Created by the Center for Spirituality & Healing and Charlson Meadows.

Wellbeing for the New Year

Every year, as the ball drops on New Year's Eve, millions of Americans make a promise to be different—better, healthier, and happier—and yet only 1 out of 4 will actually stick to his or her resolution. One reason for this may be that our resolutions rarely address our overall wellbeing—a sustained feeling of harmony, energy, safety, and peace.

Resolutions like "lose ten pounds," "learn a new language," or "quit smoking" are perfectly reasonable goals, but they each only address a small part of our wellbeing. It's not just our weight or our diet or our education that creates health and happiness; there are numerous factors that are continuously affecting one another.

Achieving personal balance

As you consider how to be healthier and happier in 2013, you may begin by asking yourself a basic question: "What can I do to achieve more balance in my life?" Perhaps you are an avid exerciser, but you feel unfulfilled by your career. Or maybe you eat a well-balanced diet but feel lonely much of the time. Where in your life do you need to look to find wellbeing for yourself?

Six aspects of wellbeing

Wellbeing is a personal state that includes the following six aspects. Take some time to deeply consider each one and discover which parts of your own life may need more attention this year.

  • Health includes not only our body but our mind as well—in other words, the way we handle our emotions, attitudes, and stress. Look at the areas in your life where your body and mind might need particular attention. For example, are you getting enough sleep at night? Poor sleep has been linked to obesity, lowered immune function, and memory problems. Are you getting enough exercise? Exercise is not only essential for weight management and physical health; it improves mood and sleep patterns. Taking care of your body and responding to emotions and stress in a healthy way can create a ripple effect of positive health throughout your life.
  • Our relationships can affect us in larger ways that we might realize. Studies have shown that people with strong relationships live longer than those who stay isolated. But don't let that statistic frighten you if you don't have many friends—helping others out by volunteering or giving them comfort when they need it can also boost your life expectancy.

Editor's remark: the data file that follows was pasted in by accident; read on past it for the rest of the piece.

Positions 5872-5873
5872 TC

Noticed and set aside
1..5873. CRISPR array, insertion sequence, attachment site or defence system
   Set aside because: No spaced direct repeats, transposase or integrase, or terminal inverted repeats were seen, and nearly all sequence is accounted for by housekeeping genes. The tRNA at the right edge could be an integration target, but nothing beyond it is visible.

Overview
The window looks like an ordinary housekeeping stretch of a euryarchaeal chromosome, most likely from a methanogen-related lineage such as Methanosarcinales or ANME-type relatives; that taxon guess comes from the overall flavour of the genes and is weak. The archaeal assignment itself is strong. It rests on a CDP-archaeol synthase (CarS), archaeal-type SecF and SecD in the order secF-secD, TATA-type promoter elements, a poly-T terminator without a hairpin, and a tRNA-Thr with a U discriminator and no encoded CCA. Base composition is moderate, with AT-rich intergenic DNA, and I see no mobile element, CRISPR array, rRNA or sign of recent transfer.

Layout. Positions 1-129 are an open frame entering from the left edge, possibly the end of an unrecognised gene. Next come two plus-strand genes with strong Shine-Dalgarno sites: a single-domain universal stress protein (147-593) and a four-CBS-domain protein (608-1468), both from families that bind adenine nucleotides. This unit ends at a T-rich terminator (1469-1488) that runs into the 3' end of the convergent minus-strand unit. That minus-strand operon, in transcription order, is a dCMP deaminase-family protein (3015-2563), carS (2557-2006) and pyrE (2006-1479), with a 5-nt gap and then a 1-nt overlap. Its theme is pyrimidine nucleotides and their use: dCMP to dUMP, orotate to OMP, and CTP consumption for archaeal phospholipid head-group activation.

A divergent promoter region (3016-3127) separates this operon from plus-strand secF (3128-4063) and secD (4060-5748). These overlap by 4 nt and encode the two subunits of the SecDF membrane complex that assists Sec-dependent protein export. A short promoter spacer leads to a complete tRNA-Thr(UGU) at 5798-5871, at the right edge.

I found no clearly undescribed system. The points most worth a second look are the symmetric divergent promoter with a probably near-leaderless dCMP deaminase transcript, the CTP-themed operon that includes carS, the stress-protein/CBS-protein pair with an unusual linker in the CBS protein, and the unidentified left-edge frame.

• Having a sense of security contributes to wellbeing by lowering levels of anxiety and fear, which have negative impacts on health. Ensuring the safety of yourself and others is an important part of fostering wellbeing. You can nourish your own sense of security by practicing preventative habits—like wearing a seatbelt or helmet—or actively engaging in your own healthcare by talking to your provider about questions you have.
  • Knowing our purpose in life calls us to examine our gifts, passions, and values, as well as the way that we can serve the needs of the world. Our purpose is where we find meaning, and it can improve our physical health, lengthen our lives, and improve our relationships with others. For many people, finding purpose is an ongoing process throughout life, so do a check-in with yourself every once in a while. Ask: Do I feel fulfilled? Is what I do meaningful? Where do I feel a connection to something larger than myself?
  • Our community may feel like it's something that exists outside of our personal domain, but the lives of those around you deeply affect your own. Consider getting more involved with your community in 2013 by volunteering or getting to know your neighbors. A strong community will in turn foster the wellbeing of individuals. What can you do to facilitate wellbeing in your neighborhood, church, or place of work?
  • Likewise, the environment in which you live can affect your wellbeing. Take some time to examine your personal space—does it reflect serenity and organization, or is it cluttered and chaotic? Your own mood, as well as your physical health, will reflect the environment around you. Make sure you take time to be with nature every day this year, whether that means taking a walk outside over your lunch break or putting a leafy, green plant in your kitchen. This may help you avoid the depression scientists now realize is caused by "nature deprivation."

Wellbeing is a dynamic process; each of these aspects influences the others. Notice that when you flourish in one area, you tend to do well in the others. And don't be hard on yourself if you slip up in one area. Achieving wellbeing requires patience, self-compassion, and the willingness to try again.

Take small steps along the way and trust that by nourishing yourself and those around you, a balance will emerge that's just right for you.

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